Support and advocacy for SGPS students

Support and advocacy for SGPS students

By andrewstokes

January 29, 2015


Employee, teacher and mentor are just a few of the roles that graduate and professional students play while at Queen’s University.

As an SGPS student adviser, Becky Pero provides confidential advice and support to graduate and professional students. (University Communications)

To support them in those many roles, the Society of Graduate and Professional Students (SGPS) have student advisers, a team that provides confidential advice and assistance to other SGPS members. Trained in a wide variety of subjects that encompasses university policies and procedures, conflict resolution, active listening, harassment, discrimination and maintaining a positive space, they’re equipped to handle many of the problems that students may face.

Becky Pero, a PhD candidate in the Department of Geography, has worked for the past year as a student adviser.

“There are challenges that SGPS students face that we don’t talk about,” she says. “They need somebody to listen and hear what they’re saying. Who better to do it than a peer?”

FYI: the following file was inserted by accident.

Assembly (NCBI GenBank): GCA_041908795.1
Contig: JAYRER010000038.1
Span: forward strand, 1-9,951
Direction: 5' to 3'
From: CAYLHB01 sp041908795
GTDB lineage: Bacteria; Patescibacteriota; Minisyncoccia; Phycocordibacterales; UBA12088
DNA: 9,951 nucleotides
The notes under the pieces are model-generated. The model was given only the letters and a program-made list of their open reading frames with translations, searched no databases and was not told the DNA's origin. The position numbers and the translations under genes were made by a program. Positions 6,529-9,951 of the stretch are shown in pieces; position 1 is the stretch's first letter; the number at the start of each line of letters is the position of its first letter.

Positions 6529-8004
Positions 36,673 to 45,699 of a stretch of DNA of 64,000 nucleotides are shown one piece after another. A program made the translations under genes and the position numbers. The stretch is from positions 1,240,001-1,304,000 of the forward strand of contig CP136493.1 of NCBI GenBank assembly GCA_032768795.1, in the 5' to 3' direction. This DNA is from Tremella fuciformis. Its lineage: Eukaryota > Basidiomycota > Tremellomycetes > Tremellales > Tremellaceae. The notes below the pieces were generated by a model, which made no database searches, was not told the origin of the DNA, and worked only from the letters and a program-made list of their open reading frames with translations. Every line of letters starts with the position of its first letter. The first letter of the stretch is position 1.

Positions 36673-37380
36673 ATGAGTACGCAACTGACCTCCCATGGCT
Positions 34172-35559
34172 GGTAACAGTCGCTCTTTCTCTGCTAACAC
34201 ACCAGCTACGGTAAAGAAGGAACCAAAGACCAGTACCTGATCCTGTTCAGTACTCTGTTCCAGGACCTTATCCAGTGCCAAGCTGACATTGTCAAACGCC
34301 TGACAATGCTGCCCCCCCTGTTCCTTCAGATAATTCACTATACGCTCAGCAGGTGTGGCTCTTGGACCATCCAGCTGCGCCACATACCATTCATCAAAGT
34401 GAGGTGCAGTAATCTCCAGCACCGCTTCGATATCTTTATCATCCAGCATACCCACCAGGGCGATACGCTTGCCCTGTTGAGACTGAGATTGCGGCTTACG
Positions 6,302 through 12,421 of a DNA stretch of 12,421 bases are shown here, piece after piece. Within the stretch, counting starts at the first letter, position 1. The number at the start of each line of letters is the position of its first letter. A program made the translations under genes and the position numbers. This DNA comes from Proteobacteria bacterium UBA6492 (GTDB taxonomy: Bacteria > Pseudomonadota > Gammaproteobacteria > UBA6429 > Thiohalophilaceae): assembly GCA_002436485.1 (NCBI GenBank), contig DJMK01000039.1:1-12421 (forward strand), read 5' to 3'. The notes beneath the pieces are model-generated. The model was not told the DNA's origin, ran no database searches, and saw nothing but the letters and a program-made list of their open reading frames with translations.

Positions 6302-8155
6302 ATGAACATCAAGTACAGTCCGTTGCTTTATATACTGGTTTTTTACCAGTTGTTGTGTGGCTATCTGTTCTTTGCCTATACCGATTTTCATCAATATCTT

Created in 2001 in response to the need for advocacy and support services for graduate and professional students, the advisers offer strategic advice for resolving concerns and conflicts. Oriented towards self-advocacy, they aim to give students the tools they need to solve problems on their own, or to direct them to the appropriate service when they need greater support.

“Students often come to see me with questions about rules, regulations and department-specific procedures, and I set them in the right direction” says Ms. Pero. “Advisers can support students when they go to a difficult meeting or can contact another party on their behalf.”

Funding for the four student advisers comes from the SGPS as well as the School of Graduate Studies. Each year, the advisers create reports about the issues they’ve seen most consistently and make policy recommendations to keep them from happening again in the future.

“Graduate and professional students take on a huge challenge when they enter their studies,” says Dinah Jansen, Vice-President (Graduate) of the SGPS. “The majority of students get through their studies without any major problems, but the adviser program exists for those who have faced issues and want to repair relationships or navigate policies.”

In her role as VP (Graduate), Ms. Jansen oversees the student adviser program and advocates at a system-wide level for SGPS students.

“Students need advocacy and help, and it can be very useful to have someone listen to your concerns,” she says.

The advisers can provide help for problems big or small and welcome faculty to refer their students on for advice and support.

More information can be found at their website